For March, in honor of Women's History Month, Indie Comics Spotlight is dedicated to women creators in indie comics.
Ngozi Ukazu might just be the most successful independent comic book creator you've never heard of. The daughter of Nigerian immigrants, born and raised in Houston Texas, Ukazu found success with her popular webcomic turned award-winning graphic novel Check Please! (First Second Books). Not only has the series won Reuben and William Morris Awards, it's been translated into three languages, and the Year Two and Year Three volumes both raised over $300K on Kickstarter.
Check Please! follows Eric Richard 'Bitty' Bittle, a gay figure skater, vlogger and master baker from Georgia who joins a northern college hockey team his freshman year. The story follows Bitty, the closeted team captain Jack that he falls for, and the rest of the team year by year. The series features a multiethnic cast, tackles issues like depression and homophobia and combines them with unrequited love and stress baking... all before midterms. Between a real-life Twitter account Ukazu set up for Bitty, the fanfiction-like premise and her manga art style, the comic blew up on Tumblr and is a perennial fan favorite.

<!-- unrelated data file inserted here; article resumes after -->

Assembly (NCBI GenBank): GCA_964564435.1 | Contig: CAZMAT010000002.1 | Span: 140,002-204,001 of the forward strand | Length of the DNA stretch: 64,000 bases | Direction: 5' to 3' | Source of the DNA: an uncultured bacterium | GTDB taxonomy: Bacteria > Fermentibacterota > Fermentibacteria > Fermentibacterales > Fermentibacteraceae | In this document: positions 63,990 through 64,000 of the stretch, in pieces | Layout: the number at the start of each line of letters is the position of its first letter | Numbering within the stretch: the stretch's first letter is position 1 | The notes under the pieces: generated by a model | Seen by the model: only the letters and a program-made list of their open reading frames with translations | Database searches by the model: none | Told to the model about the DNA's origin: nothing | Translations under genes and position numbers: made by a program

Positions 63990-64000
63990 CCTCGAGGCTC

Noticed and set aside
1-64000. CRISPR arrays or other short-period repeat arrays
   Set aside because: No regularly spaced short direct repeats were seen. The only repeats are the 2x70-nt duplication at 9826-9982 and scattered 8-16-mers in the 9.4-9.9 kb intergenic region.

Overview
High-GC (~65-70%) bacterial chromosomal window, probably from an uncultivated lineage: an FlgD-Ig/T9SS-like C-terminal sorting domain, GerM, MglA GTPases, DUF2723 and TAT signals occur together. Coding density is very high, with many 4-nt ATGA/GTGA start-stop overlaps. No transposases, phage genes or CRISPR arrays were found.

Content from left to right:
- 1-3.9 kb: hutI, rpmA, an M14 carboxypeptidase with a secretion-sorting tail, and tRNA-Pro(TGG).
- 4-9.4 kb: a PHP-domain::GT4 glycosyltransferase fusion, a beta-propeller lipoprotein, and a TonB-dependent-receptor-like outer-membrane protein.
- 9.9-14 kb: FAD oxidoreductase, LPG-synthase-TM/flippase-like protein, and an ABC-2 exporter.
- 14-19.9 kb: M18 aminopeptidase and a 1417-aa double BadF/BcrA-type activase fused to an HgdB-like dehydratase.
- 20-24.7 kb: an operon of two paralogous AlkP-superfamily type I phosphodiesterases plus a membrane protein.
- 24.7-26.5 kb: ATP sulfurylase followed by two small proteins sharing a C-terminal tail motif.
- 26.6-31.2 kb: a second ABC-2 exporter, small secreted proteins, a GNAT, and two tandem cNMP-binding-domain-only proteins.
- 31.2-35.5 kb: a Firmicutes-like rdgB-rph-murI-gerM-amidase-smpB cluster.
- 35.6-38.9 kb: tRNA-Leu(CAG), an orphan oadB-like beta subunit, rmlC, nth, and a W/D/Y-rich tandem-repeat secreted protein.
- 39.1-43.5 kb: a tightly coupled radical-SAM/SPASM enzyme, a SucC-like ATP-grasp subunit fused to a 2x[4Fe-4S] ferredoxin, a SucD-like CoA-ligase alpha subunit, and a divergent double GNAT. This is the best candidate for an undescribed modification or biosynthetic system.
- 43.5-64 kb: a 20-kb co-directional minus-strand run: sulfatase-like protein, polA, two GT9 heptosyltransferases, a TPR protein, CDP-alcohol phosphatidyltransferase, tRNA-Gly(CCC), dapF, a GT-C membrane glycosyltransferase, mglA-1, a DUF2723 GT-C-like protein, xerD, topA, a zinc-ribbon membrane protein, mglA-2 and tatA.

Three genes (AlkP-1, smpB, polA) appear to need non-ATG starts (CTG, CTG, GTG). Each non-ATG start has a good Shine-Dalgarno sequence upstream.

SYFY WIRE caught up with Ukazu and talked about what's going to happen when Bitty finally graduates, why she's never worked with the Big Two and how she turned a school project into a profitable franchise, all on her own.
Did you read comics when you were growing up?
My dad would get the newspaper every day and I would go through the entire broad sheet of comic pages. I really started getting into comics when I was in middle school. That's when the Tokyopop manga wave really hit. I remember reading Tokyo Mew Mew and Yu Yu Hakusho and even like the first Pokemon comics then. I didn't even think reading comics was anything unique.It was just another form of entertainment that was around.
Did you know then that you wanted to create comics?
I thought I was going to go to school, get a degree in computer science, do some programming and then start drawing. Like take a very safe path before doing the thing that I really loved. Especially having Nigerian parents (they wanted me to be a doctor or a lawyer, of course). But I eventually convinced them that I could go into animation. That's something that made sense to them and it was an industry that needed people to draw. Animation didn't really work out, so that's how I ended up in comics and webcomics.
You went to school for sequential art, correct?